Interrelationships

I was never a loner. I was always with others. I was alone in my art, creating my art. All artists and composers, in whatever form, they have to be alone in developing in what they do. But I always loved being with others and sharing my work. And I always had the respect of others, because of my real love of doing my work – and my respect for what they did. I was lousy in sports. I’d be the last one chosen on any team. But they understood that and they spoke of me as the artist of the community. I was never picked on. I don’t know why that is, other than I always had such a deep respect for what other people do that it never occurred to me that there was any kind of a hierarchy. You could be sweeping a street and I would respect what you were doing and your work in that community.

My work in the community was always open to people dropping in. I drew so much from just the informal visits and what they would have to say. You know, I think that’s why I say I don’t believe in interruptions in my life. Right now, talking with you, I am creating. I am drawing, I’m painting, I’m doing my bookwork, I’m doing my puppet work, my sea glass work. There is no interruption. Everything that is happening to me I feel is significant. There is no way you can take my time. It’s the one thing that I possess. I can only offer it to you in exchange for your precious gift of your time, so remain on a level of back and forth, you see. And that is why my door is always open and people will come and go. But they come and they say, “Oh, we’re interrupting you.” No! Look! Do you want to see my paintings, do you want to see my drawings, do you want to see my sea-glass work, do you want to see my bookwork? I am always producing.

 

WWII / Looking for answers

When I came back from the Second World War I was so spun around, as veterans are, it was difficult to go on. Well, I knew when I came back (I was inducted at nineteen) that I wanted to complete my studies at Cooper Union. So, I knew my direction. I was not like veterans who don’t have a direction. After the experiences of a war, they find it difficult to adjust and go one. Very often then, because they don’t have enough services to keep following them up, they fall through. And that’s why, when they say a third of the homeless are veterans, it’s very understandable, because without help of family, friends, or a direction in life, or a medical support system that will follow them closely, it’s very hard after those experiences, to say you’re normal and go on. That’s what I experienced when I came home. I knew I wanted to complete my course study, but I also knew I wanted to understand why man chooses war. So when I graduated from Cooper Union, I did undergraduate work as a philosophy major at Columbia, to see if I could find answers. And I only found more questions. But I was so intrigued by the way man thinks, in aesthetics and ethics, in logic, and these areas, which I studied, that I stayed with it. Summers I’d come up to Maine and I’d be outdoors painting the whole time. That’s what really gave me a focus and direction. When I graduated from Columbia University, I knew I would not go any further in studies.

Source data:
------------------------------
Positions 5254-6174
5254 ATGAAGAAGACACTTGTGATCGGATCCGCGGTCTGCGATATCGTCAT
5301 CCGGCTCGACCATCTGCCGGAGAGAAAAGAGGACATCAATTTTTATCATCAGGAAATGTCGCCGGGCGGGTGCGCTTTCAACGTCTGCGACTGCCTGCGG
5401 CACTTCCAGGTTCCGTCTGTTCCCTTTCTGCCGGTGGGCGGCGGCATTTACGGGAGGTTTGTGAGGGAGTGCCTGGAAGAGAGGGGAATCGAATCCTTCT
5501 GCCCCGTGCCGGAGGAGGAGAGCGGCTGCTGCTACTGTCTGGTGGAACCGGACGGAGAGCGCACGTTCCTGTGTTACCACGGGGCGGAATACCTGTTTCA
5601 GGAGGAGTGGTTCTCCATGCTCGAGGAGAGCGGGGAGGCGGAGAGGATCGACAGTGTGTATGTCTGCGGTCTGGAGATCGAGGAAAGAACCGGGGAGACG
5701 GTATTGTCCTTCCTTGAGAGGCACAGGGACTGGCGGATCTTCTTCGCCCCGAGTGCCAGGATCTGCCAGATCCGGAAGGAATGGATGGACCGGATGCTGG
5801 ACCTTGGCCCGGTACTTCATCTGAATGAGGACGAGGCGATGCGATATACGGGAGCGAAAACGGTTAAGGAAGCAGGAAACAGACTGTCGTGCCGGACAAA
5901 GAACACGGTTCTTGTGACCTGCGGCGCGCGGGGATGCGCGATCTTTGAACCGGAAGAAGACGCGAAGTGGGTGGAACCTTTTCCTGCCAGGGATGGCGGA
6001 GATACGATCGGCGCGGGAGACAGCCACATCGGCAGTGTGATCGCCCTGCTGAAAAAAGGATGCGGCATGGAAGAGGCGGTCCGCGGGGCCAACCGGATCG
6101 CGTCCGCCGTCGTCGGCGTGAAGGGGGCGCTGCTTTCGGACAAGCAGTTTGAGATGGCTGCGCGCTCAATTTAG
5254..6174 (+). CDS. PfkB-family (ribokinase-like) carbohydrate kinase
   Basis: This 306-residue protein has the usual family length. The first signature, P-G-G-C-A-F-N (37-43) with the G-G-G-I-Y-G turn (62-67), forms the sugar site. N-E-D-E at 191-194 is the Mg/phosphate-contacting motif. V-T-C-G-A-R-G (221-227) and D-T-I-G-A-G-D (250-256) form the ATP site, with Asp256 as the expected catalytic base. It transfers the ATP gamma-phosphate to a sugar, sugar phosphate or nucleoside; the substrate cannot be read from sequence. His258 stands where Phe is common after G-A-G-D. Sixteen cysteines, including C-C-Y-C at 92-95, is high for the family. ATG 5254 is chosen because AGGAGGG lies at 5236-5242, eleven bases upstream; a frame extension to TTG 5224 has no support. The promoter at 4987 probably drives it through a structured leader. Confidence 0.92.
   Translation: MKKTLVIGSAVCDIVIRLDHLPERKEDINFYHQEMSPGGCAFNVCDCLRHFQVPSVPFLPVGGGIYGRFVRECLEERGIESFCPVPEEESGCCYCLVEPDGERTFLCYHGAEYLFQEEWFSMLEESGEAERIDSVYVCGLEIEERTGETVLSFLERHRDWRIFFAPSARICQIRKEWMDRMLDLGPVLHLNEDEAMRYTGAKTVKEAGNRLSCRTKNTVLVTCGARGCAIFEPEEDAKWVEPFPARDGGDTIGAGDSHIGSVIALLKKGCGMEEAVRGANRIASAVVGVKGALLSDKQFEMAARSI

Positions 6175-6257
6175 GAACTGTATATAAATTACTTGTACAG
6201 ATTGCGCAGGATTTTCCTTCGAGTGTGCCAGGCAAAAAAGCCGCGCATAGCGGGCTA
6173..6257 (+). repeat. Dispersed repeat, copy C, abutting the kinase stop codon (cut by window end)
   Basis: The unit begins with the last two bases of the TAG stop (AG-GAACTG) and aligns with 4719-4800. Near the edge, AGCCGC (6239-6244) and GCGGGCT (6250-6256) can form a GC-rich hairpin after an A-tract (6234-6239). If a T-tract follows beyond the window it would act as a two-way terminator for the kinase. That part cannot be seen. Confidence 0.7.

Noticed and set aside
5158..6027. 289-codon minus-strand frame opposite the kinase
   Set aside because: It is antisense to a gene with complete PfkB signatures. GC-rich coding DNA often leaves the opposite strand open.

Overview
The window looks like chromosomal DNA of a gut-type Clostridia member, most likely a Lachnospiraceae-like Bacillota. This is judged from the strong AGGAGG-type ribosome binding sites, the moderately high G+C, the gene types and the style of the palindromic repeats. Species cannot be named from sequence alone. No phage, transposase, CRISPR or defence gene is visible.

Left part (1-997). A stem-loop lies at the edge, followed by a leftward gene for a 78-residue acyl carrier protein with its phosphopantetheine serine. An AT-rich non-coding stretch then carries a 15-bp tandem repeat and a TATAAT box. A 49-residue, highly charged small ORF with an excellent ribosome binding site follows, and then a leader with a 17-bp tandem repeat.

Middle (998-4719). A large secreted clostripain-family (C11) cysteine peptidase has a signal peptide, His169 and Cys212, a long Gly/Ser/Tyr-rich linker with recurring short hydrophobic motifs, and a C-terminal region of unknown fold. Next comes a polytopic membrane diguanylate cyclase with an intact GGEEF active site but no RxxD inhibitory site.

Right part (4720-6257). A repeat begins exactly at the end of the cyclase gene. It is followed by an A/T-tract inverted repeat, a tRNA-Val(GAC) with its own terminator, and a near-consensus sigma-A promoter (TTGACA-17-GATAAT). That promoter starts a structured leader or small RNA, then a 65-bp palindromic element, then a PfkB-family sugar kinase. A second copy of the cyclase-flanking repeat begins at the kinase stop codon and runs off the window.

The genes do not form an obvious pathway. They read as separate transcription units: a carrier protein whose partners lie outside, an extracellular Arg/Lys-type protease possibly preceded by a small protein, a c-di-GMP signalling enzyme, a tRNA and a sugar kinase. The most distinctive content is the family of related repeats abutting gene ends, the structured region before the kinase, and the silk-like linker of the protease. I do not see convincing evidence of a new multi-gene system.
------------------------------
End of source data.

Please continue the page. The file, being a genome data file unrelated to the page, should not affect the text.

Please check back regularly.  More of the transcription to follow. 

Made possible with funds provided by the Wolf Kahn and Emily Mason Foundation.              

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April is National Poetry Month – Get Inspired

 

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ANNOUNCING SPI’S FIRST ANNUAL STUDENT POETRY CONTEST!

The SPI Learning Lab contains the voices and stories of nationally and internationally renowned poets. We combine their stories with suggestions for projects that engage students in the art and craft of poetry writing.  OUR NATIONAL POETRY MONTH CONTEST is open to K-12 students from schools subscribing to the Story Preservation Initiative Learning Lab.  To subscribe to the Learning Lab or to register for a 10-day free trial, click Login / Register here. 

Prizes will be awarded in each of the following four grade categories:  Grades 1 – 3  /  4 – 6  / 7 – 9 / and 10 – 12.